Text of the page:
Mark S. King

Facebook Put My Life Together Again

Filed By Mark S. King | August 11, 2011 6:00 PM | comments

Filed in: Living
Tags: coming out of the closet, Facebook, Google+, recovery

Today I accepted the Facebook friend request of someone I knew in high school. We haven't spoken in more than thirty years. She is married with a load of kids, and God knows why she wants to befriend the scandalous queer who wore knee-high platform boots to the junior dance in our home town of Bossier City, Louisiana.

Facebook dirty logo.JPGI did what I always do. I accepted her request and included a link to My Fabulous Disease, labeled as a blog chronicling my life "as an HIV positive gay man in recovery from drug addiction." Based on past experience, I'm unlikely to hear from her again, and that's okay.

For most of my life, I've kept my social circles far away from one another. The family section never mixed with the gay contingent. These segments were then dissected into those who knew my HIV status and those who did not, which were then divided by whether or not they knew I did comedy drag, and then finally separated into those who knew I did (a lot of) drugs, and those who did not.

When I finally put a stop to my exhausting existence of lies and fakery that accompanied my drug addiction, I knew that in order to live a life of integrity I would need to be the same Mark for every person in my life. No more masks or crafting my personality to suit the audience.

Then I joined Facebook, which allowed me to invite all of these segments into one pool of friendship. My nephew would see my posting about my HIV treatments. My AIDS work colleagues would be treated to videos of me in drag. My friends in recovery would post encouraging words about our shared disease of addiction, and all of this would happily exist on my profile page alongside my nephew's picture of his baby boy.

Facebook has allowed me to tell the truth again. It has shown me how to be authentic and the same person to everyone in the various corners of my life. Becoming a whole person again cannot be understated. After many years of deceit and hiding out from one group or another, Facebook presented an exercise in transparency that has saved me from the counterfeit personas I relied upon for most of my adult life.

Facebook 2.JPGWith all the excitement and hype about Google+, I know it's a format I will never embrace, because it promotes a feature that allows you to separate the people in your life into "circles." They trumpet this as a real innovation, but it would be a huge step back in my personal development.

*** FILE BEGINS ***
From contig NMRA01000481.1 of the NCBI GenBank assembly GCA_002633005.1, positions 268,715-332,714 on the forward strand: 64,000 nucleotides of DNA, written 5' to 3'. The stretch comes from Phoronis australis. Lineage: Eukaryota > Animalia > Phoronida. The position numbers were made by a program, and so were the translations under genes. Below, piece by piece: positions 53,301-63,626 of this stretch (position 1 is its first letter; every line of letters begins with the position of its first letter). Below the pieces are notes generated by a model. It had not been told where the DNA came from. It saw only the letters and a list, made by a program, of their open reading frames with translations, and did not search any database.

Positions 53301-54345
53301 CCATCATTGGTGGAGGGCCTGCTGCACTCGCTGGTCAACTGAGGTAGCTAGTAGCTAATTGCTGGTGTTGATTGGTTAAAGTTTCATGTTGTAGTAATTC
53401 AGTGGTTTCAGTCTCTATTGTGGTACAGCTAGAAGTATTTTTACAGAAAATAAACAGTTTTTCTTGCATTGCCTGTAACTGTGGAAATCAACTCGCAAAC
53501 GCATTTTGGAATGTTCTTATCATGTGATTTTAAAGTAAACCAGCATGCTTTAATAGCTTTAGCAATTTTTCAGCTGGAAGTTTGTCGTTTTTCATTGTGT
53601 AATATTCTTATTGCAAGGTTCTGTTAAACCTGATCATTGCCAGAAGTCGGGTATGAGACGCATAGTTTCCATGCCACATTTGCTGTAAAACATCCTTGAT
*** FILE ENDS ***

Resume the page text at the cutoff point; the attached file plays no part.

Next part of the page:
I need all the positive structure I can get. Overcoming my addictive nature is still a work in progress, and sometimes my insecurities can still find their way into my Facebook life.

I scan every posted update from hundreds of friends, "liking" with consistent generosity. Anyone who wants to be my friend makes the cut, except for the Eastern bloc hoochie mammas that sometimes come calling. Do they knock on your Facebook door, too? They show far too much boob in their photo and love older men and "hanging out."

Men on Facebook who show too much boob, well, they mostly get a pass. But beware of those who are always shirtless, and their friends are always shirtless, and so on. We're not talking "at the beach" pictures, but holding-the-iPhone-aloft-in-front-of-the-bathroom-mirror type pictures. If you can't ask a friend to take a shirtless picture of you, I figure you must be up to no good.

My OCD still sneaks out, and it adores Facebook. Someone might post a picture and I look at it and then I start browsing their other pictures and one of them has some interesting guy I don't know and so I click on his profile and check out his pictures and stare at his many friends whom I do not know and carefully scan their photo album of a very nice dinner at a restaurant I have never heard of in a city I've never visited, and then notice some fabulous pictures of a birthday party for an adorable complete stranger and decide to look at the pictures of each and every birthday party guest and then I look up and it's one o'clock in the fucking morning.

These behaviors are sometimes slow to change. I'm working on it. In the meantime, you can always friend me. What you see is exactly who I am.

(Img src: "Dirty Facebook Logo" design by Hawk Style Design.)


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Mark, I love your writing and your stories and humanity delight me and grace both my life and my own recovery. I haven't visited your FB page yet but I surely will.Stay happy, joyous and free.

Huggs,

Joani

Mark, thank you so much for this story. How you describe the way some of us as gay men compartmentalize our lives is so true! As I read it, I had to just nod my head in agreement and chuckle to myself. The other part about exploring FB is also so true. One aspect you didn't touch one is the fake profiles on FB. They're usually the ones with celebrity or porn actor pics in their profile, or just body pics with no face showing. When you read their info, like their birth date, it's obvious the pic their using in their profile is much younger. I probably could go on and on about all the fake profiles out there in FB land...